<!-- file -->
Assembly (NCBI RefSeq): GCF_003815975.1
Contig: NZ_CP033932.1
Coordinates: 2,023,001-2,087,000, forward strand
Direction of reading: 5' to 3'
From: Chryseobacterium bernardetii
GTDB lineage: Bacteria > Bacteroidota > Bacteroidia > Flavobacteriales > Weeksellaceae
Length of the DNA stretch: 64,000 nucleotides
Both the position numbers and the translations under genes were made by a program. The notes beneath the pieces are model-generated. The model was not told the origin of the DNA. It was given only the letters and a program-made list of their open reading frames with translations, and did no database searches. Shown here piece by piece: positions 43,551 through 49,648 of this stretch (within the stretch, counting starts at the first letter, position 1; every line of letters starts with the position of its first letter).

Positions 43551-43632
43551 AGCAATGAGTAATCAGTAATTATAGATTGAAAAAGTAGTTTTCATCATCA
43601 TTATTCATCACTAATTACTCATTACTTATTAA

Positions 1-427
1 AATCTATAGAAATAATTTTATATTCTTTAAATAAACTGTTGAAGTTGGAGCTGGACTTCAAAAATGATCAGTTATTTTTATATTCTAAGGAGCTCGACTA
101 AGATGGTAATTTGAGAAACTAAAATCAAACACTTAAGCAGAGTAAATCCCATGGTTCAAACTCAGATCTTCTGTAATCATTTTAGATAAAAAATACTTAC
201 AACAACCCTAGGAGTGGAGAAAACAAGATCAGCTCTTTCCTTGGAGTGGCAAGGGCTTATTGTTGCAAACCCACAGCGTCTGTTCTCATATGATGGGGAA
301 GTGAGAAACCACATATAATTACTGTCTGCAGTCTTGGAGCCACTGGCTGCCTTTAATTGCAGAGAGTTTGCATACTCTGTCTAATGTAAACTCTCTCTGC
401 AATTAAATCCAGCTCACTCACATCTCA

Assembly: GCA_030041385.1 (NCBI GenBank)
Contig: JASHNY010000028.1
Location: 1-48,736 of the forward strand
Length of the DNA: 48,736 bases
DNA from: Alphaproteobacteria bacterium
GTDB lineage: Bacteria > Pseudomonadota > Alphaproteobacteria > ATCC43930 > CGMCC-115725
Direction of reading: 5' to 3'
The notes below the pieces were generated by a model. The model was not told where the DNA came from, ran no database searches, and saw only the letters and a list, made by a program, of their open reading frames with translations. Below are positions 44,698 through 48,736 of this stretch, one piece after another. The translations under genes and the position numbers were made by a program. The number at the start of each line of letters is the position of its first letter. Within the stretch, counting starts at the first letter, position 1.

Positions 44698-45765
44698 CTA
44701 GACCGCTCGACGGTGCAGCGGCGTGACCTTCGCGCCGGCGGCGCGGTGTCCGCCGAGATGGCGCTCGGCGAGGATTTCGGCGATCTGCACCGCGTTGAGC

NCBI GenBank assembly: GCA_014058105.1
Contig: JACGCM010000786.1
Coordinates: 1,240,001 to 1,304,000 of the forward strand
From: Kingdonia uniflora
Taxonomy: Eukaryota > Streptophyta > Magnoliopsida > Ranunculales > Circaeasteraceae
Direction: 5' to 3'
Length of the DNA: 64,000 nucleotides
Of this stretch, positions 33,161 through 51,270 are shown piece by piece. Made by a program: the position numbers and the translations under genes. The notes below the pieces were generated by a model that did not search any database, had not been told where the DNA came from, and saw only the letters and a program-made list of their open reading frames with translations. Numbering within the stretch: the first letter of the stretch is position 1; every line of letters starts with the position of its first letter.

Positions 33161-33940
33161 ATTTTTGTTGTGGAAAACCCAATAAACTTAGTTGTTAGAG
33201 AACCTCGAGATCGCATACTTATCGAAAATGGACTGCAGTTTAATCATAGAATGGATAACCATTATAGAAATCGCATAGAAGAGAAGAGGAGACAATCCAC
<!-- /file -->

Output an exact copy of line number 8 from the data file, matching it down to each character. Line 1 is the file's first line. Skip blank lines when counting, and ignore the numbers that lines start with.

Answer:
Both the position numbers and the translations under genes were made by a program. The notes beneath the pieces are model-generated. The model was not told the origin of the DNA. It was given only the letters and a program-made list of their open reading frames with translations, and did no database searches. Shown here piece by piece: positions 43,551 through 49,648 of this stretch (within the stretch, counting starts at the first letter, position 1; every line of letters starts with the position of its first letter).